In the medical field, the experience of using three-dimensional (3D) image technology with laparoscopy was reported in the early 1990s [5]. Since then, numerous cases of laparoscopic surgery using 3D image technology have been reported, and some of them showed improvement of the procedure time, recognition accuracy, and complications [6]. In the endoscopic field, however, 3D imaging has not been put to practical use. With the evolution of ESD skills and of several endoscopic devices, it is now possible to resect more difficult lesions than before and to perform more advanced endoscopic techniques. However, the examiner must perform the endoscopic procedure in 3D space while watching the 2D image. In gastric ESD, the complication rate at a low-volume center is reportedly higher than that at a high-volume center [7]. To avoid complications, it is crucial to determine how quickly and safely one can reach the same level as an expert.

Recently, a novel 3D imaging processor that can create 3D virtual video images through conventional 2D endoscopic video images has become available [8]. In 2015, Yoshida et al. reported the usefulness of this system in cystoscopic surgery [9]. In the gastrointestinal tract field, we reported our experience with colonoscopy in 2017 [8]. The current study evaluated the usefulness of the 3D system in ESD using the porcine stomach.


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Methods

Novel 3D image system

We used a novel 3D imaging processor (HD-3D-A; Shinko Optical, Tokyo, Japan). This processor can create a 3D image by converting the image from a conventional endoscope system. This system changes the enlargement ratio of the left and right sides of the image and creates two images and combines them, similar to the function of the human left and right eyes, respectively ([Fig. 1]) [8] [9]. In this way, this system converts the 2D image obtained by a single lens into a 3D image on the 3D monitor. We can recognize the 3D image using the 3D glasses [8] [9].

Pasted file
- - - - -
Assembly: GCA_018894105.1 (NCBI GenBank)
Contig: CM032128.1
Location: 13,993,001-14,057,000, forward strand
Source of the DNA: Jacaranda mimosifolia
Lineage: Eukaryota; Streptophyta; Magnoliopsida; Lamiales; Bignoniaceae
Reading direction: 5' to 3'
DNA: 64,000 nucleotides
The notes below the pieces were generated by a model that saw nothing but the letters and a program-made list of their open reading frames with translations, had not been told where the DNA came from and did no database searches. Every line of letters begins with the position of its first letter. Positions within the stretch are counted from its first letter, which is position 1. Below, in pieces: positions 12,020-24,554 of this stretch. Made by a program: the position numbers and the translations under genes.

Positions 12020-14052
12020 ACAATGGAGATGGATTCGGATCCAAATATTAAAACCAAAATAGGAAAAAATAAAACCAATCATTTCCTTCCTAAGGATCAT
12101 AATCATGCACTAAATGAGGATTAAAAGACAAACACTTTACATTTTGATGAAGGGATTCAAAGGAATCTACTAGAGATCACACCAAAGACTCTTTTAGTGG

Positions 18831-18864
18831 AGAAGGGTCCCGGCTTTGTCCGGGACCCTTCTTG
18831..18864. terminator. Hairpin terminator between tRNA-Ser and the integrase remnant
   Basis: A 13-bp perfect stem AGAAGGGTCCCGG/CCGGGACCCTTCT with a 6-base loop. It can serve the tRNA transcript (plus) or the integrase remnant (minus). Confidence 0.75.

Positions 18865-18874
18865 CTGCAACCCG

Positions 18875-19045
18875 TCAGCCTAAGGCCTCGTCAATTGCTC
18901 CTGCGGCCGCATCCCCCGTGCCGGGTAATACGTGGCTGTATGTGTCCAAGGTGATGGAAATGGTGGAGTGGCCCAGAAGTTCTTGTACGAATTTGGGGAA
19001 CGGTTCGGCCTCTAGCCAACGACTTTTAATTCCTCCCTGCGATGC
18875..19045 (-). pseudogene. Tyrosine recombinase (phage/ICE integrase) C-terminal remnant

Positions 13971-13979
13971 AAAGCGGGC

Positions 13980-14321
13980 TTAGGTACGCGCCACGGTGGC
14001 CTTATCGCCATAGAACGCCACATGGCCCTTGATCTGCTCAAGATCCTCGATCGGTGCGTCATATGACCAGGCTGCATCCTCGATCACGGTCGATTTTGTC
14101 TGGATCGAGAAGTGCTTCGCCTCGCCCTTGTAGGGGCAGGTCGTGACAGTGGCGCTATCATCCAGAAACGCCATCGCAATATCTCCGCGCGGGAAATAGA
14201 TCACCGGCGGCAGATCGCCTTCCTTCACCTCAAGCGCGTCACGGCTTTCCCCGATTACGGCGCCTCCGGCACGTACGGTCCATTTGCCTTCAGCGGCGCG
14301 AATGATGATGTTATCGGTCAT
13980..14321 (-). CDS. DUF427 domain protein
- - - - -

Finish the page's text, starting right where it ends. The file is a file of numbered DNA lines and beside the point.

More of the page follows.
Zoom Image
Fig. 1 2D and 3D endoscopic images. 2D images are converted to 3D images by a novel 3D imaging processor. The 3D image can be recognized by using 3D glasses.

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ESD procedure

In this study, ESD was performed using both 3D and 2D images. Two resected porcine stomachs that are commercially available were used. These stomachs were fixed to equipment dedicated to ESD training that can be energized and approximately 20-mm artificial lesions located in the greater curvature side of the antrum and the lesser curvature side of the body were resected using ESD. Four endoscopists performed eight ESD procedures. Two endoscopists were experts who had performed more than 300 ESD procedures and have board certification from the Japan Gastroenterological Endoscopy Society, and the other two endoscopists were trainees who had performed more than 10 gastric ESD procedures. All endoscopists performed two ESD procedures using 3D and 2D images alternately as described in [Fig. 2]. A GIF Q260 J endoscope (Olympus Optical Co., Ltd., Tokyo, Japan) was used. A 2.0-mm Dual knife (Olympus Optical Co., Ltd., Tokyo, Japan) was used to mark an approximately 20-mm area, and the surrounding area was injected with Glyceol (Chugai Pharmaceutical Co., Tokyo, Japan) using a 5-mm needle. Subsequently, the Dual knife was used for precutting, then the IT knife 2 (Olympus Optical Co., Ltd., Tokyo, Japan) was used to incise around the lesion. The submucosa was dissected using the Dual knife or the IT knife 2. The electrosurgical generator used for ESD was VIO300 D (Erbe, Tubingen, Germany). The setting when precutting by Dual knife is Endocut effect 4 100 W, when incising by IT knife 2 is Endocut Q E4 D3 I2, and when dissecting by Dual knife is SwiftCoag E4 80 W, by IT knife 2 is SwiftCoag E5 100 W.